Lectionary for Oct 31, 2021
23rd Sunday after Pentecost
Ruth 1:1-18, Psalm 146
Hebrews 9:11-14, Mark 12:28-34

This week is simply all about love: how we are called to love God and our neighbors; how God-through-Jesus loved us; and a radical example of love and fidelity across religion, ethnicity and national borders.

In Mark’s version of Jesus testifying about the greatest commandments, the outcome is relatively harmonious. A scribe asks Jesus which of the commandments is the greatest. Jesus answers that it is a slightly more intense version of Deuteronomy 6:4-5 (in addition to loving God with heart, soul and strength, Jesus adds loving with mind as well). He then throws in the second greatest commandment for free, Leviticus 19:18. Jesus says there is no other commandment greater than these (Mark 12:31).

So, if we are to really be disciples of Jesus, we must take his words seriously that there is nothing more important than loving God with our whole selves and then loving our neighbor as ourselves. No other allegiance can be higher in our lives than to God and to our neighbors. We can’t let lines on a map, confessional identities or skin color inhibit Jesus’ word in our lives!

Loving our God, obeying Jesus and loving our neighbor means acting like Ruth in displaying radical solidarity across racial, religious and national borders.

Ruth is a perfect example of this. When her Israelite husband died, she had no more connection to her mother-in-law Naomi. Like Orpah, she could have returned to her place, her own people and her own gods (Ruth 1:15). But Ruth chooses allegiance to her husband’s mother and to her mother-in-law’s place, people and God (Ruth 1:16). What we have in this story is the original Proverbs 31 woman (in Ruth 3:11, Boaz tells Ruth that everyone recognizes that she is an eishat chayil, the term for a virtuous woman used in Proverbs 31:10). Ruth leaves her homeland, people and ancestral religion to join Naomi in a land that was promised not to the Moabites but to their enemies, the Israelites. She came to do manual labor in the fields in order to take care of her family, such as it was. And, thank God, she was let into the country and welcomed, because from this no-account foreigner came King David and eventually Jesus the Messiah.

This week’s text couldn’t be any clearer. Loving our God, obeying Jesus and loving our neighbor means acting like Ruth in displaying radical solidarity across racial, religious and national borders. God demands that we act like pious Boaz and welcome the stranger, provide for them out of the bounty that we have received and fulfill our obligations to them (see Ruth 3:9 in which Ruth challenges Boaz personally to enact the protection that he had earlier asked God to provide for her in 2:12). It’s not enough to pray that God would bless people, we must do the blessing:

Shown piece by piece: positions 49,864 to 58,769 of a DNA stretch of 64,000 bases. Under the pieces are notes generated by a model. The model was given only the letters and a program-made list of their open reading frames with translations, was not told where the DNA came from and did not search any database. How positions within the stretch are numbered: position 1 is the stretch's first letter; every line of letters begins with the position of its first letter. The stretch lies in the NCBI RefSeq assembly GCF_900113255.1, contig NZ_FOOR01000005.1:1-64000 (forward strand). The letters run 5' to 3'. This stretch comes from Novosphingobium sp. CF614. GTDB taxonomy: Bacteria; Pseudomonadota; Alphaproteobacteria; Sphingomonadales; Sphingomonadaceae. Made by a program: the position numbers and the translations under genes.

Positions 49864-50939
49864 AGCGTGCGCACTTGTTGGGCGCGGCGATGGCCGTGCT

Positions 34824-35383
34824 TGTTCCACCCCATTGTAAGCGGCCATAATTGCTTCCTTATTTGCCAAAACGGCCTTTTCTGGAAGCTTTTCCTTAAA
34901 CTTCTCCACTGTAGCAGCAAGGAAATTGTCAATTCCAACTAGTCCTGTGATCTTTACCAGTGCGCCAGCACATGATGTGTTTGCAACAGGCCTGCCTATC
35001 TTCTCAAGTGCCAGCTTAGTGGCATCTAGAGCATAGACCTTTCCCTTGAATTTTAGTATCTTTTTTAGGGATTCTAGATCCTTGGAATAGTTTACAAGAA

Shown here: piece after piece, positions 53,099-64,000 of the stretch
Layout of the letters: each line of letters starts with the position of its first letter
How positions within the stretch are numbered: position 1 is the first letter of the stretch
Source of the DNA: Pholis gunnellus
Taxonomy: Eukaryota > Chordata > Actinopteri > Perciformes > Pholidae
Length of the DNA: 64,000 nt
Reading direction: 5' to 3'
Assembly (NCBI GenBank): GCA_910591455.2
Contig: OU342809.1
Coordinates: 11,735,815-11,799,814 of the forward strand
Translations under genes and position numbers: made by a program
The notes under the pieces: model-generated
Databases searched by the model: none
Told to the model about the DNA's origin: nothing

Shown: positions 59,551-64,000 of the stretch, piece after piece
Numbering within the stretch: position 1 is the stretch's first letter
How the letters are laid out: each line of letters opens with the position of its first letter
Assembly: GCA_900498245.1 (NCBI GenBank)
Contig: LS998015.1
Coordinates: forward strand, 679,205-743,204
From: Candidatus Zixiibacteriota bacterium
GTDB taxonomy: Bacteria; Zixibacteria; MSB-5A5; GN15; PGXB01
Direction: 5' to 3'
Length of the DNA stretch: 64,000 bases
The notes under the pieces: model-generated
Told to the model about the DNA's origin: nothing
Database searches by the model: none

What good is it, my brothers and sisters, if someone claims to have faith but has no deeds? Can such faith save them? Suppose a brother or a sister is without clothes and daily food. If one of you says to them, “Go in peace; keep warm and well fed,” but does nothing about their physical needs, what good is it? In the same way, faith by itself, if it is not accompanied by action, is dead (James 2:14-17 NIV).

It’s of utmost importance, though, to remember that we don’t have to be the source of love and blessing. Jesus, through the power of his own blood, obtained eternal redemption for us from the powers of sin and death to which we were captive (Hebrews 9:12). God at Sinai and Jesus in the flesh command us to love God and love our neighbor. And it is Jesus himself, through the Spirit’s power, who is present with us, enabling us—and directing us—to love God and our neighbor. God supplies the love to us that we are to return to God and give to our neighbor.

If we feel lacking in faithfulness to God and the courage and endurance to love our neighbors (because neighbor love is difficult and draining, y’all), it’s because we are lacking love. It’s only through the inspiration of the Spirit that we can love well and consistently. If we lack the ability to do what Jesus told us to do, we need only pray for strength and guidance. God will surely bless our desire to be obedient in love.

We can start loving God and neighbor by simply opening the door for those who come to us in need of help today.

Cory Driver
Cory Driver is the director of L.I.F.E. (Leading the Integration of Faith and Entrepreneurship) at Miami University in Oxford, Ohio. His book on wilderness spirituality, Life Unsettled, is available from Fortress Press.

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